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# Digital Control of Spindle Motor

IP.com Disclosure Number: IPCOM000037064D
Original Publication Date: 1989-Nov-01
Included in the Prior Art Database: 2005-Jan-29
Document File: 3 page(s) / 46K

IBM

## Related People

Kisaka, M: AUTHOR

## Abstract

Disclosed is an algorithm for enabling design for spindle motor control easier than classical control design by the feedback of both system input and system output. It utilizes a modern control design algorithm so that the start-up time of the motor speed can be faster than the time obtained by classical control. But the algorithm is simpler than the modern control design algorithm.

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Digital Control of Spindle Motor

Disclosed is an algorithm for enabling design for spindle motor control easier than classical control design by the feedback of both system input and system output. It utilizes a modern control design algorithm so that the start-up time of the motor speed can be faster than the time obtained by classical control. But the algorithm is simpler than the modern control design algorithm.

A servo system for a spindle motor rotates the motor at constant velocity. To measure rotational speed, one or more pulses are generated per revolution. The servo system compares an interval of the pulses with a target value, calculates a velocity error and feeds back the proper value. In a classical control design, a term proportional to the velocity error, an integrator term, and a differential term are used for getting a feedback value. These terms are derived from only the velocity error, and feedback coefficients for these terms are determined experimentally. The control algorithm will be described in detail.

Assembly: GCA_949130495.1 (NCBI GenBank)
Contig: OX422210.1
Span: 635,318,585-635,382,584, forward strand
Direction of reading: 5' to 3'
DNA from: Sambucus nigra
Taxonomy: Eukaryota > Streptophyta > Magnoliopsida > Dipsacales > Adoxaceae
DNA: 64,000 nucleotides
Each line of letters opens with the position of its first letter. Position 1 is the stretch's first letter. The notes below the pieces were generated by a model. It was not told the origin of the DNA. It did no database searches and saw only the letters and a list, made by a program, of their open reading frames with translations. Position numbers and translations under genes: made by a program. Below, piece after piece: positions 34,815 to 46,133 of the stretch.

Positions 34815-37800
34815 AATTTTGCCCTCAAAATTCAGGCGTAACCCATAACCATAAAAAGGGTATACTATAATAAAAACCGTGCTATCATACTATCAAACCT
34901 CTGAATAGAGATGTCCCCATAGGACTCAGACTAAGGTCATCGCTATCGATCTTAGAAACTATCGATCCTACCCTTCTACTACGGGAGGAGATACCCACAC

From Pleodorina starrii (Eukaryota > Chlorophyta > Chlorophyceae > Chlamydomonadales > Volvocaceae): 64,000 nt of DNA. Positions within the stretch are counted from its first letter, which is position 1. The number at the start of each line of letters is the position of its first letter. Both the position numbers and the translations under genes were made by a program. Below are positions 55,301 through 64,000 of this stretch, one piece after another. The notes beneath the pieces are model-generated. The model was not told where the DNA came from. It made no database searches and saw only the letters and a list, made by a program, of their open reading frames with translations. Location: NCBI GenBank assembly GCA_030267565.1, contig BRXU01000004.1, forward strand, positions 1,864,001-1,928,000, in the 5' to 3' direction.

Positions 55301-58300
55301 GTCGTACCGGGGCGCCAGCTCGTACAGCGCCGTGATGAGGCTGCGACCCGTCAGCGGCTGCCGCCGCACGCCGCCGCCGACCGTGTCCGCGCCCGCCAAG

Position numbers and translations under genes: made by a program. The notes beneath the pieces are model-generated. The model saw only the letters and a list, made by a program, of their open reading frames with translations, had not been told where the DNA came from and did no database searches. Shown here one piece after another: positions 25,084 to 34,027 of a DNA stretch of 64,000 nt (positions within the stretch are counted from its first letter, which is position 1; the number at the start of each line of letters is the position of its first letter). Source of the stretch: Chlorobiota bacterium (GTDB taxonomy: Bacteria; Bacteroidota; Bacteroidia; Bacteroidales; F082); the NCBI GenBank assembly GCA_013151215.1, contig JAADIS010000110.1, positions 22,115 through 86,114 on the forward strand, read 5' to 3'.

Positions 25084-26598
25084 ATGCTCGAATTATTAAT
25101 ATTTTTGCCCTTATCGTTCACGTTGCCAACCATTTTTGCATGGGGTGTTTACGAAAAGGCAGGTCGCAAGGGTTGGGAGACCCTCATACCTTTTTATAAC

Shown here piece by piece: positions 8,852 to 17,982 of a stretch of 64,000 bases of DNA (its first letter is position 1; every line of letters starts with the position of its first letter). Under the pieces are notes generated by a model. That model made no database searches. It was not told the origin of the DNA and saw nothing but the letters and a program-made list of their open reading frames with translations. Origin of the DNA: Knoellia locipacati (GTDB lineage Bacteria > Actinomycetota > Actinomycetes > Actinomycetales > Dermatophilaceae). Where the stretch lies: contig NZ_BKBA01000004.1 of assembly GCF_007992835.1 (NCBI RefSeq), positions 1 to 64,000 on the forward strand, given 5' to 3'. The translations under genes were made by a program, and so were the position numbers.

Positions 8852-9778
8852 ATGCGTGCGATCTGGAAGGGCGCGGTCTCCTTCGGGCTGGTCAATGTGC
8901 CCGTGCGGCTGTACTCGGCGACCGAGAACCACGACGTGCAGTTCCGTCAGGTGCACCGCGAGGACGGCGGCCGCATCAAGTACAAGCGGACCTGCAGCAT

The average velocity at n'th sample is described as follows:

AV(n) = C /Ti(n) (1) where AV(n) : average velocity at n'th sample C : angle between pulses

Ti(n) : n'th interval of pulses

The rotational accuracy of the spindle motor is within +/- 0.1%. Thus, the average velocity can be approximated as follows: AV(n) NN ( r(n) - r(n)-1) /Ts (2) where r(n) = rotational angle at n'th sample Ts = target interval

Using a transfer function from a motor control input ( U(n) ) to a rotational angle, the following equation can be derived. r(n+1) = 2*r(n) - r(n-1) + K*{ (1-q)2*U(n)

+ (1+2q-2q2)*U(n-1) + q2*U(n-2) }

(3)

where K : (torque constant)*Ts2 .(2*inertia)

q : t/Ts

t is delay time (see the figure)

By using Equations (2) and (3), we o...